A trailblazer from India stopped by our New York office this morning for a visit: Syro-Malankara Bishop Jacob Barnabas Aerath.
CNEWA’s president, Msgr. John E. Kozar, described a visit to the bishop’s home turf, what he calls “The Great North,” a few years ago:
The great call of these churches is to reach out to the real mission territory of India: The spiritual sons and daughters of the Apostle Thomas have undertaken a new missionary thrust to evangelize the “unreached” in the northern half of India.
On a series of visits with my hosts — a team of humble priests, religious sisters and lay leaders, including catechists — I have experienced firsthand this new approach to missionary life in India. It is happening not by building schools, erecting clinics or developing social service projects, but simply by humbly living with the poor. This means no formal structures — no buildings per se — but living, breathing witnesses of Christ who share with the poor the love that God has for all, giving them a sense of hope and belonging.
Cultural and political sensitivities prohibit me from sharing with you where some of these visits have taken place, but I can tell you what I experienced. I met humble, tribal people. Many were not of any caste (thus, they are literally outcasts) and all of them were hungry to learn about Jesus. They felt very comfortable and loved by the priests, sisters and lay leaders who were sharing their faith with the poor.
I may have been the first North American to have ever visited them — and these beautiful, spiritually thirsty souls made me feel most welcome by making the sign of the cross and praying with me (in their local language) the Lord’s Prayer. This is where I really choked up; at that moment I felt that God truly was the father of us all. They reminded me of this tenet of my faith.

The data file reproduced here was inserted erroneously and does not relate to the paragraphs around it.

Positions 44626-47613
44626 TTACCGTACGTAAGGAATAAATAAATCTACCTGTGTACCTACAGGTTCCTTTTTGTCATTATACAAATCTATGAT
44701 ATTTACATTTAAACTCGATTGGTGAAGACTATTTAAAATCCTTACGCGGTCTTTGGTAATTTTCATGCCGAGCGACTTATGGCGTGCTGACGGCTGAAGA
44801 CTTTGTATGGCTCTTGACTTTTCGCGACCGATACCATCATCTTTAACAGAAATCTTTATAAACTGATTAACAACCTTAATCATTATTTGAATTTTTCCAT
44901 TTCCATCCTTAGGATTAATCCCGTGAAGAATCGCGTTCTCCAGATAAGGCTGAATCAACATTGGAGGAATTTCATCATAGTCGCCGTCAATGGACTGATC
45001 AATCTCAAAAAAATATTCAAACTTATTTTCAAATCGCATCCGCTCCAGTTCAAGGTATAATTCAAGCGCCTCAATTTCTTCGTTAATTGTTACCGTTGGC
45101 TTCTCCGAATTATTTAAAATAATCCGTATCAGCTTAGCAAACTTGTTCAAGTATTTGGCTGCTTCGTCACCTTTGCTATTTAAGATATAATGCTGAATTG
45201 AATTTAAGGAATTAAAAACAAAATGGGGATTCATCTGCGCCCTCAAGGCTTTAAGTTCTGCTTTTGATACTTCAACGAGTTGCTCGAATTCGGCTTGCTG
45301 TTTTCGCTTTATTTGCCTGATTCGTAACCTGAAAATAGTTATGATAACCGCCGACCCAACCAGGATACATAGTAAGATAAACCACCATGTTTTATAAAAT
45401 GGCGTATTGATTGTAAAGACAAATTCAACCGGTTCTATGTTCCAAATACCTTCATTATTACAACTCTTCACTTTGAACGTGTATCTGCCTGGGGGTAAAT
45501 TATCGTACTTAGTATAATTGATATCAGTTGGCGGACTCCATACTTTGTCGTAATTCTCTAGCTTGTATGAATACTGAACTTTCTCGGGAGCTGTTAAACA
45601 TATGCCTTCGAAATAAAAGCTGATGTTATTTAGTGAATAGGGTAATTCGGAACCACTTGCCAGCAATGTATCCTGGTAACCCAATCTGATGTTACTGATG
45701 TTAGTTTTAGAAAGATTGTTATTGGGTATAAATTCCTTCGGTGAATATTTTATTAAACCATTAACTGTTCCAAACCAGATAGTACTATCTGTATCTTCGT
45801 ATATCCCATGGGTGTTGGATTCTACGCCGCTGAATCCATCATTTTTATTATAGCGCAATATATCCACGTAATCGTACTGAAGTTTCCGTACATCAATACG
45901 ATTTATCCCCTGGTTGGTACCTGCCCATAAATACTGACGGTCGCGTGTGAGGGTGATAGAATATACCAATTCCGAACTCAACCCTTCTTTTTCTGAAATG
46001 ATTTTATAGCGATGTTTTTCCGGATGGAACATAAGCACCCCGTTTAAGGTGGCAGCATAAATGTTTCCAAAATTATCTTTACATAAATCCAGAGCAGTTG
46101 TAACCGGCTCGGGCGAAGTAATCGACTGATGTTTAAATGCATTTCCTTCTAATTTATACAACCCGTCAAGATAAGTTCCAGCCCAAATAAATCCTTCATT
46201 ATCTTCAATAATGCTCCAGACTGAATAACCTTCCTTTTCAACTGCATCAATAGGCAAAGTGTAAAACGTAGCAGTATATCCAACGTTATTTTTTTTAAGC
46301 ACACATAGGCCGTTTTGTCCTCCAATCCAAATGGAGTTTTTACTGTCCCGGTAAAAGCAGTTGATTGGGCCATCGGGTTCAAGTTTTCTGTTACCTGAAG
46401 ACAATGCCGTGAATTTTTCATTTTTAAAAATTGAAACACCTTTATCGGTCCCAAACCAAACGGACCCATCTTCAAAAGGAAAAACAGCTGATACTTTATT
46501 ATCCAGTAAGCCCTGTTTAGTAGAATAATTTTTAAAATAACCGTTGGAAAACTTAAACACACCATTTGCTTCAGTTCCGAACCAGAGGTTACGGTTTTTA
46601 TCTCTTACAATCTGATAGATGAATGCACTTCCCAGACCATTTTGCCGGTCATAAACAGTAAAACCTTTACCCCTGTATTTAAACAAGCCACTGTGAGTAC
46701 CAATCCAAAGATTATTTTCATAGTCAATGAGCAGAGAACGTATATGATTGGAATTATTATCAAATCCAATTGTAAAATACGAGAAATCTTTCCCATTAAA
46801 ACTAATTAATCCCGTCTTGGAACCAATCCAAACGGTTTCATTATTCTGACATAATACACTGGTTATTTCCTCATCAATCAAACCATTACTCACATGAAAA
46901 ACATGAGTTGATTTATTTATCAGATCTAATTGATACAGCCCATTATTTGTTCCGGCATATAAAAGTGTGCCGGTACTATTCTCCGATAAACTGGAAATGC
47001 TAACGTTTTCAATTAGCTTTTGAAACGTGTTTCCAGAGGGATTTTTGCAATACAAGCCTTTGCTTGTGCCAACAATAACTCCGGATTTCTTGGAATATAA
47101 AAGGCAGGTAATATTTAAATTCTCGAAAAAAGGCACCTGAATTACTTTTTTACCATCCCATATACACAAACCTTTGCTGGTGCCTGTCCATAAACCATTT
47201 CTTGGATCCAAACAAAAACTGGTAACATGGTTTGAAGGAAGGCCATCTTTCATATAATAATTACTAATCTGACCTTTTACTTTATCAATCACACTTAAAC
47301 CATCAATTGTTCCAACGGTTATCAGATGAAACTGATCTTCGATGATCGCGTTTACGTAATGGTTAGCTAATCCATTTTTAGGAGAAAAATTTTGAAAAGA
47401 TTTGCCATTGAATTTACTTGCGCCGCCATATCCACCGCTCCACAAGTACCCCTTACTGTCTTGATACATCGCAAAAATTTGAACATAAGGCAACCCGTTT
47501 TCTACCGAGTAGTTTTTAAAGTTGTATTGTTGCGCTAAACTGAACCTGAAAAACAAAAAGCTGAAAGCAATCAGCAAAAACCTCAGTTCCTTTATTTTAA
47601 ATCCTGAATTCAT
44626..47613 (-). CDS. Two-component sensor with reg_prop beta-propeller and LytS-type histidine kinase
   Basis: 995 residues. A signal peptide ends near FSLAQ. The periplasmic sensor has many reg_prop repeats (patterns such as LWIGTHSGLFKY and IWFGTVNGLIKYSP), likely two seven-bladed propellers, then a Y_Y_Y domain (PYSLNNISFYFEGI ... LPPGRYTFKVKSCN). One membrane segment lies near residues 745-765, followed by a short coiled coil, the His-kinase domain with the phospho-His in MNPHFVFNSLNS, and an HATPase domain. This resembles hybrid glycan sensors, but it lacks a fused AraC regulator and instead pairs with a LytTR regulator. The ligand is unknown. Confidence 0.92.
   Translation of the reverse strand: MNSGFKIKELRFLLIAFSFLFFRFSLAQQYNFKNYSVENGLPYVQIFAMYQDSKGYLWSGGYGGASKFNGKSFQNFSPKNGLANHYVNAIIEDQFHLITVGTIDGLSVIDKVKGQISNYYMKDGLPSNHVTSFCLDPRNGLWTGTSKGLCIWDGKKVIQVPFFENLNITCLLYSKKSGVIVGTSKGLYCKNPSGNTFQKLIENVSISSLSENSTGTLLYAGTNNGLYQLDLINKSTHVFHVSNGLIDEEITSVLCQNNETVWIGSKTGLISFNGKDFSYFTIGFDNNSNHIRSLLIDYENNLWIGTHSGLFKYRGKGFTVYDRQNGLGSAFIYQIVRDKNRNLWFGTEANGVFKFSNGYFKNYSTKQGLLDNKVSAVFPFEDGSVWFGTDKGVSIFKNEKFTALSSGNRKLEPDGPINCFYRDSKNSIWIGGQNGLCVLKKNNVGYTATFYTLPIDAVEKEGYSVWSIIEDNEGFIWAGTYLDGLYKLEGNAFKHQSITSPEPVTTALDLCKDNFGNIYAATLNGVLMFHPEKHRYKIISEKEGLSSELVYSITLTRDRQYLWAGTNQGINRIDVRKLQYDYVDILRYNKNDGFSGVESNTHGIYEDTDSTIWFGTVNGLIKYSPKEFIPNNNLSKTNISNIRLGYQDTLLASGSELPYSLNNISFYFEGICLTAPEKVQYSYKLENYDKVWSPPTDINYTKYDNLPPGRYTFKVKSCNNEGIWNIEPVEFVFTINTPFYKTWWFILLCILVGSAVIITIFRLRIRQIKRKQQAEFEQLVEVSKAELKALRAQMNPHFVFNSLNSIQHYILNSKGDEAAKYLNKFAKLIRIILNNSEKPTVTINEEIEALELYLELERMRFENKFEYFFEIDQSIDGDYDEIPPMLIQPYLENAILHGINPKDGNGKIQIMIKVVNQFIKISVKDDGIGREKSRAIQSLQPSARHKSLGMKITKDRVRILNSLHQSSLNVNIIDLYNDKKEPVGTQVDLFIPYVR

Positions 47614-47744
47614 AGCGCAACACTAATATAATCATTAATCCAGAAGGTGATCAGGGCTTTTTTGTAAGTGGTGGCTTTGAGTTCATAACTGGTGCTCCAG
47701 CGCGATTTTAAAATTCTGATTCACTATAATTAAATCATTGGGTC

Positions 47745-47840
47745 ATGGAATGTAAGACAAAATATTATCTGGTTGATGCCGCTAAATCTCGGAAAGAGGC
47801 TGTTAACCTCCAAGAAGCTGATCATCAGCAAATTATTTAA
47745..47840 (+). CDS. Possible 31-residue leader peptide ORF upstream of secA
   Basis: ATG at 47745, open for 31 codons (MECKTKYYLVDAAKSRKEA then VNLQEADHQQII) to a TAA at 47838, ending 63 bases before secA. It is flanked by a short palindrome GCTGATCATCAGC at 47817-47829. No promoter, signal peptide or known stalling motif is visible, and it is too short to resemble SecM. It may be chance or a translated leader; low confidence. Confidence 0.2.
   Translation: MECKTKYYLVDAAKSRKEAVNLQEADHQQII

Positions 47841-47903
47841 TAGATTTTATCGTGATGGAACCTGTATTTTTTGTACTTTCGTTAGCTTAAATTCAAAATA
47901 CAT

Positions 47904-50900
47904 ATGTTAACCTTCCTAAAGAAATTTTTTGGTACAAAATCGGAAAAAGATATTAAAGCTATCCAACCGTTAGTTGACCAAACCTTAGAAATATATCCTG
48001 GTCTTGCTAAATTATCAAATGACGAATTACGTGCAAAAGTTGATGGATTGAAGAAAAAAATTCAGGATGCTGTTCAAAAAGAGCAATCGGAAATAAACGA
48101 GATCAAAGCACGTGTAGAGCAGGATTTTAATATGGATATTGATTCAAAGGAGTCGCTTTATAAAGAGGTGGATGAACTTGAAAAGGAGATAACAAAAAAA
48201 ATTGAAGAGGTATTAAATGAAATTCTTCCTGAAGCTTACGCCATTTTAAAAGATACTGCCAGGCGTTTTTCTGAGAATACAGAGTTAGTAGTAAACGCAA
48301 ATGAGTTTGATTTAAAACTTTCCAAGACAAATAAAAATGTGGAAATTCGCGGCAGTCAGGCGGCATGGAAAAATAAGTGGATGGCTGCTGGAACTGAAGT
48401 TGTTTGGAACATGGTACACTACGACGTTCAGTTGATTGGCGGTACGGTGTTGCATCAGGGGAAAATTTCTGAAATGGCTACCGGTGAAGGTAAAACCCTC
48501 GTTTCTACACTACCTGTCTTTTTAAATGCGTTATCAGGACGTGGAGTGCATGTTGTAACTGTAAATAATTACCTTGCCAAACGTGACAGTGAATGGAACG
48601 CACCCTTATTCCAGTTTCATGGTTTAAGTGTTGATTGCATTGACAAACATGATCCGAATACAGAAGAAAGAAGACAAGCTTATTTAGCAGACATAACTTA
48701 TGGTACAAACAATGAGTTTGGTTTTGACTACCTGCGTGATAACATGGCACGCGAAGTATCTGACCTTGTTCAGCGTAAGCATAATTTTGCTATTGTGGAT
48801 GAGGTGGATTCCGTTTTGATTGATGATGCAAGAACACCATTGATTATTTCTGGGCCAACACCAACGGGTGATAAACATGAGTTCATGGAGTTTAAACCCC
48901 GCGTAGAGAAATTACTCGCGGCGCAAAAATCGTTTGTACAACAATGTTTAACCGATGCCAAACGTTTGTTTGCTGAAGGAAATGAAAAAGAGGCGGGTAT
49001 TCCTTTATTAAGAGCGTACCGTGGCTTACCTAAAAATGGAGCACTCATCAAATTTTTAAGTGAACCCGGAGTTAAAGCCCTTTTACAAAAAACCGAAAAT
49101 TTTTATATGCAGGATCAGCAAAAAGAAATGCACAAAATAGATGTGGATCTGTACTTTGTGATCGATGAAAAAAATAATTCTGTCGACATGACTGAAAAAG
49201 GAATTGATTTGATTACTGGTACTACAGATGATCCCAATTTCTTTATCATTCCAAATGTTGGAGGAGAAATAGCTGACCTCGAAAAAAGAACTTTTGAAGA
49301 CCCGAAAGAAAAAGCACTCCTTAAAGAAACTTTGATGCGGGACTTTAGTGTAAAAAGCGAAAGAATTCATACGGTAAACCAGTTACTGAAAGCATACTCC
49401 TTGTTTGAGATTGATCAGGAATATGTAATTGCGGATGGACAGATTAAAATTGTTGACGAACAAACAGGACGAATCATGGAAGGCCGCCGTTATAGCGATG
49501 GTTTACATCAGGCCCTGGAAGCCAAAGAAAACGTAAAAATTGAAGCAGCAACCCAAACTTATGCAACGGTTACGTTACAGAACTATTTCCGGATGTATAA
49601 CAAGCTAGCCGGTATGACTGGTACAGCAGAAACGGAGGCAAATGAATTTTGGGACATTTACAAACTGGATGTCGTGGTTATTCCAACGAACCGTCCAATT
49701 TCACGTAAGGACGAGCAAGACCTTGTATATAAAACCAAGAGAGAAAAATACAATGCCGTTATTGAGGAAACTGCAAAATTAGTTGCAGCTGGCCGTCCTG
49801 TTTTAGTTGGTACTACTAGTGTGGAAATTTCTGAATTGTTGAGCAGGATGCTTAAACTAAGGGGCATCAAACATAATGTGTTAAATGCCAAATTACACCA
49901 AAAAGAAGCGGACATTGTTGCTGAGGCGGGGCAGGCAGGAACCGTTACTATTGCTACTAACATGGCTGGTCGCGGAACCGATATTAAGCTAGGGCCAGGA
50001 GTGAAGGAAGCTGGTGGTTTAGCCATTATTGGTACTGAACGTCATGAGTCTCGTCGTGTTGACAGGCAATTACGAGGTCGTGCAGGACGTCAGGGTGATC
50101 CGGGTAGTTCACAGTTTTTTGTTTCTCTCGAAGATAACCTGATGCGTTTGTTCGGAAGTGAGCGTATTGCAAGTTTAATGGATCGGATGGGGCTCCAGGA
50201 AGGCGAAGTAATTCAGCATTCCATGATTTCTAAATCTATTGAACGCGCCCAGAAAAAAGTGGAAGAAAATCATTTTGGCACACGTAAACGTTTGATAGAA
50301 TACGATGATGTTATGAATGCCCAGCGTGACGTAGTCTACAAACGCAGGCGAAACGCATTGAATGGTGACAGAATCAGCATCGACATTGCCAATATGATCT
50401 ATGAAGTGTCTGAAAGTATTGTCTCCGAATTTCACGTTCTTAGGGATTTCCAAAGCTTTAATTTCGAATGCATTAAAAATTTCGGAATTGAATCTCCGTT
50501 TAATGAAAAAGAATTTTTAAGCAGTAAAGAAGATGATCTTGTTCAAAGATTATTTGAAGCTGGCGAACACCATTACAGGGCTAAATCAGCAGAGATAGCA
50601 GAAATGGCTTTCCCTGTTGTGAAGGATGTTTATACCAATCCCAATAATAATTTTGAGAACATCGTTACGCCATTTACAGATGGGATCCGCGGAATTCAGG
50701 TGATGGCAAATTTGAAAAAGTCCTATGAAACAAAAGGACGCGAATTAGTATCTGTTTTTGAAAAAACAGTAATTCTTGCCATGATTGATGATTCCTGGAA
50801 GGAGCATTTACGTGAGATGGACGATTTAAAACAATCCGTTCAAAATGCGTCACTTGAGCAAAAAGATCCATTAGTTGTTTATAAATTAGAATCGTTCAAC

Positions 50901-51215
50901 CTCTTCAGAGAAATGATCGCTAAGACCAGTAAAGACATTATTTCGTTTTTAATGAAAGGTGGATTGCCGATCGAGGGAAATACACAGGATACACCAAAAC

We got a great sense of that faith from Mar Barnabas, whose zeal and joy enlivened our office. He shared with us stories of the tremendous sacrifice and sense of mission that animate the Christians in his diocese — men and women, mostly lay people, who carry the message of the Gospel to people who may never before have heard the name of Jesus.
Often, these lay catechists teach and lead liturgies in an atmosphere of great risk.
“I tell them,” the bishop said, “at maximum you may lose your head. Get ready for it! And they respond, ‘We are ready!’”
The region he serves in northern India is very humble — he himself has no chancery, no house, no income beyond a modest budget to make ends meet. He described visiting one mission in his diocese and sleeping on the floor. But again and again, he reminded us of the faith that sustains and inspires his flock.
He told us about one man who isn’t a physician, yet people call him “the doctor,” and bring him anyone who is sick. He prays with them and for them—and often, that is enough.
“He tells them, ‘I have just one medicine,’” Mar Barnabas explained with a smile. “‘Prayer and fasting!’”
To spend time with this bishop — whom Msgr. Kozar described as “my younger brother”— is to be reminded of the missionary roots of our faith, and how that kind of fervor, even in times of great difficulty and challenge, continues to bear witness to the Gospel today.